It has been some time since I compiled a general news roundup, so here is something to redress that. In terms of transport operation in 2021, I have referenced some thoughts of this in the captions below, whilst each area has a plan (though not carved in stone!) with a critical path towards reopening. Some parts of this plan will reach fruition sooner than other parts, and I hope to discuss the overall programme in detail in a future post, as I am sure readers will be interested to see what our thoughts are as they ferment into an operating plan for the season(s) ahead.
Below: A recent arrival at Beamish is this Aveling & Porter R6 steam roller, No.5499 of 1904. It is privately owned by David Bickerdike who is completing its restoration and will, hopefully, write something of its story for this site in due course. The intention is to add to our road activity around the museum over the next year or two, in particular when social distancing measures may endure for some time to come and we can therefore readily display working exhibits, suitably distanced, on the museum’s extensive road network. It will join our own Fowler steam roller, Rambler, on display in the roadmender’s depot when not in use. I have some thoughts on better displaying exhibits within this building, but these must wait their turn in a long ‘to do’ list for now!
Below: Readers may be interested to see progress on Remaking Beamish – this view being of particular interest in that it will form part of the future 1950s bus route (motor and trolleybuses). Internal fit out continues, which is a lengthy and time-consuming process. Left to right we have the chip shop, Italian cafe, artist’s house and hairdressers. To the extreme left the Police houses are progressing towards eaves height whilst out of sight, the semi-detached houses have their roof trusses in situ. The work on Spainsfield Farm currently includes development of the drainage and landscape as well as internal works. Opposite the terrace we are starting to develop our designs for the cinema and two shops, as well as the street furniture and general layout of this area of the site.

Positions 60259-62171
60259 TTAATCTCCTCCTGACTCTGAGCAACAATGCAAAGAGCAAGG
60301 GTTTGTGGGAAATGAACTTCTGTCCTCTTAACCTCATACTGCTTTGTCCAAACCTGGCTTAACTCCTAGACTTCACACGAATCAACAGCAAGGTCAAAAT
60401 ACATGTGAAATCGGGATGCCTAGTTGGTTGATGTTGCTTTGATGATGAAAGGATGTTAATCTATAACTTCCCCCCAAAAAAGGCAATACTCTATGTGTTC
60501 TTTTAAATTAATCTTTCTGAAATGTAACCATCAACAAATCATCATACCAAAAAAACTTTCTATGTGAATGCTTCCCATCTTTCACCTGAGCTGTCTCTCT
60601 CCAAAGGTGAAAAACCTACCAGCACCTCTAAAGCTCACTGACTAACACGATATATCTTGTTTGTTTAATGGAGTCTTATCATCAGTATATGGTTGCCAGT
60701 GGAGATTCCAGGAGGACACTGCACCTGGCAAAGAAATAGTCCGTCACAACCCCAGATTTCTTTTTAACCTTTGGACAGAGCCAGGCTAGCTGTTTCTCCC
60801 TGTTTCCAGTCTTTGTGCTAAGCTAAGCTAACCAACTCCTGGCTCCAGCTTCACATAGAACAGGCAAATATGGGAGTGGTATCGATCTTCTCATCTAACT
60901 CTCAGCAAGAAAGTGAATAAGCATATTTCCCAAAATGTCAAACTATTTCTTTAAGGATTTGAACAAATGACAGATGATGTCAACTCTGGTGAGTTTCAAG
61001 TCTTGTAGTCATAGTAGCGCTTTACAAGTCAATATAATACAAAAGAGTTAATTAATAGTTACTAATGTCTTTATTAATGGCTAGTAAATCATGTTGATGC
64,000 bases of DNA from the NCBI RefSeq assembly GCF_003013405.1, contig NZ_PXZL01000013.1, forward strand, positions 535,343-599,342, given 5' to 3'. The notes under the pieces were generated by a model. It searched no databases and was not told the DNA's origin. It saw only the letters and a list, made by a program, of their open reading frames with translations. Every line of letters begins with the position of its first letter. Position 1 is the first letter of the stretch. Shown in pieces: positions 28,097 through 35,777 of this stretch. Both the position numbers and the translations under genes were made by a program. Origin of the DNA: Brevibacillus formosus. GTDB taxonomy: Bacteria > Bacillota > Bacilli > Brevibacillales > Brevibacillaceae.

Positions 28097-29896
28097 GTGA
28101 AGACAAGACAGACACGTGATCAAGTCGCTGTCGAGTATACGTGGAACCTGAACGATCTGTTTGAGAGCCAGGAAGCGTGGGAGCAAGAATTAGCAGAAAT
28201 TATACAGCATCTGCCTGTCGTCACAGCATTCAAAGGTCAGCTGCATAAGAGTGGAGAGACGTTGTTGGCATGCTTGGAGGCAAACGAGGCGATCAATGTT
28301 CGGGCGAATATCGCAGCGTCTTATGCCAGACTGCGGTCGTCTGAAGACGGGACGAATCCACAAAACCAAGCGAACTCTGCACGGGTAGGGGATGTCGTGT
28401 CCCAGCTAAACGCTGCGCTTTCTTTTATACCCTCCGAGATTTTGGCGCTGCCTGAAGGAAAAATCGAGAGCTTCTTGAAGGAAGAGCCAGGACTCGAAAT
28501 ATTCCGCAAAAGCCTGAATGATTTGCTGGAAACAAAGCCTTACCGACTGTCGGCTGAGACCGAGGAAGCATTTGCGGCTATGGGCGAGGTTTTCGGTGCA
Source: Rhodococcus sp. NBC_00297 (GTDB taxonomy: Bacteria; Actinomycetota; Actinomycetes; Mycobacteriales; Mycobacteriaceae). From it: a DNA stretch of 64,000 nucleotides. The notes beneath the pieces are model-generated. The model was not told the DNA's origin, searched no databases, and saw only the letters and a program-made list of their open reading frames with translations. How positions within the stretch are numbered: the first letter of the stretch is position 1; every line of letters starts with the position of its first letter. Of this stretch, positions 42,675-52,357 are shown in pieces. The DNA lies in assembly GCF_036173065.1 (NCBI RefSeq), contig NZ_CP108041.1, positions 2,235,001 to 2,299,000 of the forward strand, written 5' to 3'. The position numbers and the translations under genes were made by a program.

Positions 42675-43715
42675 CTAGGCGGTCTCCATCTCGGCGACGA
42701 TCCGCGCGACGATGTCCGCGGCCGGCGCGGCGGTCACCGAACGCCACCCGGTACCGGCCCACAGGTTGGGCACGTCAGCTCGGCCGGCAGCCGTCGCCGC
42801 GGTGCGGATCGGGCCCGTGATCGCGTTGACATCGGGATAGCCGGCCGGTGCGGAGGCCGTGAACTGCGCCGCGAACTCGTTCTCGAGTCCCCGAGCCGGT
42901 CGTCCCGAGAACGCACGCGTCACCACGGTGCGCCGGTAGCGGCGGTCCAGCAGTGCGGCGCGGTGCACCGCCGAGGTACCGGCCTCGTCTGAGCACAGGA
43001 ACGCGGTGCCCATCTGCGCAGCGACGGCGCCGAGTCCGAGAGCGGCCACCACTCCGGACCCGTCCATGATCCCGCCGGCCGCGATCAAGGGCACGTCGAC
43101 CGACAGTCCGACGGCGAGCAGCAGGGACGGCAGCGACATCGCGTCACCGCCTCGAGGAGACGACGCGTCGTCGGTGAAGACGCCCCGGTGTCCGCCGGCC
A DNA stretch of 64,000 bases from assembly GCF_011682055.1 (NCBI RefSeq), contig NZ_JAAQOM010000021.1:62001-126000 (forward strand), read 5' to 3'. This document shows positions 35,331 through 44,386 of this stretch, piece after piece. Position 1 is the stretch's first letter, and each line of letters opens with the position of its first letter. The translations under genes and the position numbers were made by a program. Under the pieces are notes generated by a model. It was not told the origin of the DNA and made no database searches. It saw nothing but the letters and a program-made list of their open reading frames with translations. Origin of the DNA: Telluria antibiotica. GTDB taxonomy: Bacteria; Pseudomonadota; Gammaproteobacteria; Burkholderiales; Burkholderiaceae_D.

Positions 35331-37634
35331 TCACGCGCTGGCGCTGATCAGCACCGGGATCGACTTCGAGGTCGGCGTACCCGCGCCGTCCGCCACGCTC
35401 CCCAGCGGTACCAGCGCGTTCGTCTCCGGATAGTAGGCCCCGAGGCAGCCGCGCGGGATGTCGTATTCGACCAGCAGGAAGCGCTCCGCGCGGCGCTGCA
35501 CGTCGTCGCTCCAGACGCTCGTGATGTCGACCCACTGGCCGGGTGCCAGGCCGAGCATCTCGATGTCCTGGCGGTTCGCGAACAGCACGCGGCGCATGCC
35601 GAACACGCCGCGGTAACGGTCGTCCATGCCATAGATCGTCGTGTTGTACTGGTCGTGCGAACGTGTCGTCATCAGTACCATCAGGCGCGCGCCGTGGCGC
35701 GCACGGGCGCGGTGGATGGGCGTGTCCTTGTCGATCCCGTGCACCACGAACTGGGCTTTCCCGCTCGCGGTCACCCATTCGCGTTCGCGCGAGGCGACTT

Steam & Engineering
Below: Every 14 months we are required to submit our steam boilers for examination – an internal ‘cold’ exam, followed by examination in steam. For convenience, we usually carry these out each winter, following more of a 12 month cycle, and this year we have kept to this pattern. Whilst the 2021 season is still somewhat uncertain, it was important to retain continuity of inspection and use, and so, with staff working on a flexible-furlough basis, work has progressed in recent weeks.
Here we see the two Pecketts at Rowley Station, No.1370 and 2000. The latter is likely to leave us in coming months, whilst we plan to relocate 1370 to the Colliery. With hire fees being something we’ve had to review due to the pandemic and prolonged closure, as well as some potentially expensive infrastructure and track work deferred in this location, we will not operate trains at Rowley in 2021, so it makes sense to bring 1370 into the heart of an operation that we do hope to re-start (possibly in the late spring) at the Colliery. This has the advantage of being socially distanced from visitors but which offers a great deal of activity and ‘performance’ to bring that part of the site to life, particularly when the buildings must remain closed during our initial opening period.
Below: Glyder was shunted onto the inspection pit by the Simplex to enable it to be prepared for its cold examination and then reassembled ahead of its steam test. These views show a different angle to that we usually see in this area – and I liked them so much I’ve tweaked a few to create a scene from half a century ago…